Semiconductor Companies Prepare for a Rocky Year
Any industry that relies on semiconductor manufacturing and the global supply chain may be in for another challenging year. While inventory levels are catching up (sometimes too much), demand is decreasing for most segments. Drops in profits and lower semiconductor output last year will likely impact prices in 2023 and beyond. But an uptick in global semiconductor investments may help even things out. Let’s take a closer look at our January industry update.
Oversupply and Decreased Demand
Analysts predict that over-capacities and lessening demand will lead to an approximate 20% drop in the semiconductor industry this year. As inflation affects consumer electronics pricing and demand returns to normal levels after the height of the Covid-19 pandemic, excess inventory is already piling up. According to some reports, consumer component inventories are at their highest in over a decade. And wherever there’s an overcapacity, components will sell at cost. Historically, over-capacities take more than a year to resolve. Experts are saying this one may take a little longer. Meanwhile, the automotive industry is having the opposite problem — supply is still lagging behind demand, and shortages will likely continue through 2024.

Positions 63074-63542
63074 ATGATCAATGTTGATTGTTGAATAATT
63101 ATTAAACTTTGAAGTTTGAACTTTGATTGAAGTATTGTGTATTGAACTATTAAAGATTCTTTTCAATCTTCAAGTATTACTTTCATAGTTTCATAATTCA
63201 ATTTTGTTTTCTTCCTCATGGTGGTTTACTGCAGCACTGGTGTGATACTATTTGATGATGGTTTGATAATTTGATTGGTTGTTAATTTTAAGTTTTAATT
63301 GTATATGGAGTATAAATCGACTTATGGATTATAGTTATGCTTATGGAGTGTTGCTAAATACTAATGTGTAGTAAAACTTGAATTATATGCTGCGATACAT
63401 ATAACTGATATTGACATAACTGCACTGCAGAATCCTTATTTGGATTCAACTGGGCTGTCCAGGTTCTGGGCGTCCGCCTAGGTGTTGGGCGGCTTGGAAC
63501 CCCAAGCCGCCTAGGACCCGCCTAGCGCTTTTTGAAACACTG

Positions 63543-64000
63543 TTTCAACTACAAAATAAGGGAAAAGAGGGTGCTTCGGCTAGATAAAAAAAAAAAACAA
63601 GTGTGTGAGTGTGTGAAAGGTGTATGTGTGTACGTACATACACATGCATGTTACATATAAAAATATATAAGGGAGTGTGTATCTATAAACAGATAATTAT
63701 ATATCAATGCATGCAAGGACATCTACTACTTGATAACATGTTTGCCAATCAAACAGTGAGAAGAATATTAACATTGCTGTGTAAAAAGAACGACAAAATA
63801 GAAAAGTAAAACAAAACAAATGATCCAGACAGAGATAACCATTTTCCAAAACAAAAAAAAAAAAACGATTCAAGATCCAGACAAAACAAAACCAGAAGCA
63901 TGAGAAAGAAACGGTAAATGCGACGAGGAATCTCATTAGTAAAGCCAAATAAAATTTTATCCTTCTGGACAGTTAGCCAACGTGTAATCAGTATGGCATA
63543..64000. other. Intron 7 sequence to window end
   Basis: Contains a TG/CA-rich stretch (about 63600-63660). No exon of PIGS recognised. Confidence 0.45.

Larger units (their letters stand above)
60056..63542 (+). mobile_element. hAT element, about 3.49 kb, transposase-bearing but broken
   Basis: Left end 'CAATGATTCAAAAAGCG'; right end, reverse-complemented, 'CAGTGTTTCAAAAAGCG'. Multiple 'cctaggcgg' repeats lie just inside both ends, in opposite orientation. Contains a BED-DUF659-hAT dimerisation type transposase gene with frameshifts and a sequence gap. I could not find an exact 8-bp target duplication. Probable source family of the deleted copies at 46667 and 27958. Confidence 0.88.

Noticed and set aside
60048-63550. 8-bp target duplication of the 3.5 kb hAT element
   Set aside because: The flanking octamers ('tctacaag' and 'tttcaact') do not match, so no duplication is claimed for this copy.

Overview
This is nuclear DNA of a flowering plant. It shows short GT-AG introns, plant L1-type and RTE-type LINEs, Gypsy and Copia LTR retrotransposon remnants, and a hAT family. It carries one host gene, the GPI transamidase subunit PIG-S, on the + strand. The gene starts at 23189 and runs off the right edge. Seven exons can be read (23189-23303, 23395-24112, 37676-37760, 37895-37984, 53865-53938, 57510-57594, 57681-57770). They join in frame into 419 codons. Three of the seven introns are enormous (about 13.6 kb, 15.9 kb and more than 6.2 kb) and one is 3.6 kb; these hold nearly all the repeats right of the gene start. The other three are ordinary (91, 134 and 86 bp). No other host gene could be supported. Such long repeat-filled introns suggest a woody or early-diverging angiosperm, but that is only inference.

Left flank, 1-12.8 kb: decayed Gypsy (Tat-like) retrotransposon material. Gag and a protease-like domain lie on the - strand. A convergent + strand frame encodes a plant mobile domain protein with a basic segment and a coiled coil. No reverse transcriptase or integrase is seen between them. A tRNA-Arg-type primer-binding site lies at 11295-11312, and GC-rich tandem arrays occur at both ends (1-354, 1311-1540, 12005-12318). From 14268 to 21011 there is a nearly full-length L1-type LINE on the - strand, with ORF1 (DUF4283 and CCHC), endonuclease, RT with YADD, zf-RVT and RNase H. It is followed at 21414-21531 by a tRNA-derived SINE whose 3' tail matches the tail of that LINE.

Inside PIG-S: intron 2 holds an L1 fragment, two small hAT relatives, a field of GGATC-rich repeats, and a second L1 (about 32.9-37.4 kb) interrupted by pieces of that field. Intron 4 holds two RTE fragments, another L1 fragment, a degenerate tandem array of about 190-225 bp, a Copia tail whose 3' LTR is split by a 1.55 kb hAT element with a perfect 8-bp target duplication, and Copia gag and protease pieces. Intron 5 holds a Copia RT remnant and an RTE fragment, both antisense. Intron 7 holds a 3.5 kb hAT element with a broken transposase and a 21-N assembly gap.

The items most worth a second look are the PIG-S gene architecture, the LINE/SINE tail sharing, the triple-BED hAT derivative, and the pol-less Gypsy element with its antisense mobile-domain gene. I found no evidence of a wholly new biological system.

Significant Drops in Semiconductor Manufacturing and Profits
Semiconductor manufacturing in South Korea took a big hit last year, reporting the most significant drop in production since the 2008 financial crisis. Semiconductor price increases partially drove an industry-wide decrease in growth during 2022. Samsung Electronics reported a 69% decline in its quarterly operating profit, marking its sharpest drop over a decade. TSMC’s revenue is likely to see a quarterly decrease of up to 15% due to the reduction in orders. However, their foundry prices will continue to increase.
Will Global Investments and Government Incentives Help the Industry?
The semiconductor industry is attracting new attention from investors spurred by U.S. and European CHIPS legislation. The CHIPS Act has already sparked over $200 billion in private investments in the States. Additionally, government incentives are likely to be quite helpful for the industry in Europe, Japan, and the U.S. However, China has already outpaced all three by committing about $73 billion in semiconductor subsidies and $50 billion in grants, equity investments, and low-interest loans.
Challenges in the semiconductor industry have become the new normal, but Velocity is ready to face them head-on. We understand what it takes to keep moving through unpredictability. Whether you’re managing excess inventory, supply chain shortages, price increases, or production declines, we are your partner in navigating the global market. With local experts in 27 locations worldwide, we’ve got you covered. Submit your RFQ today.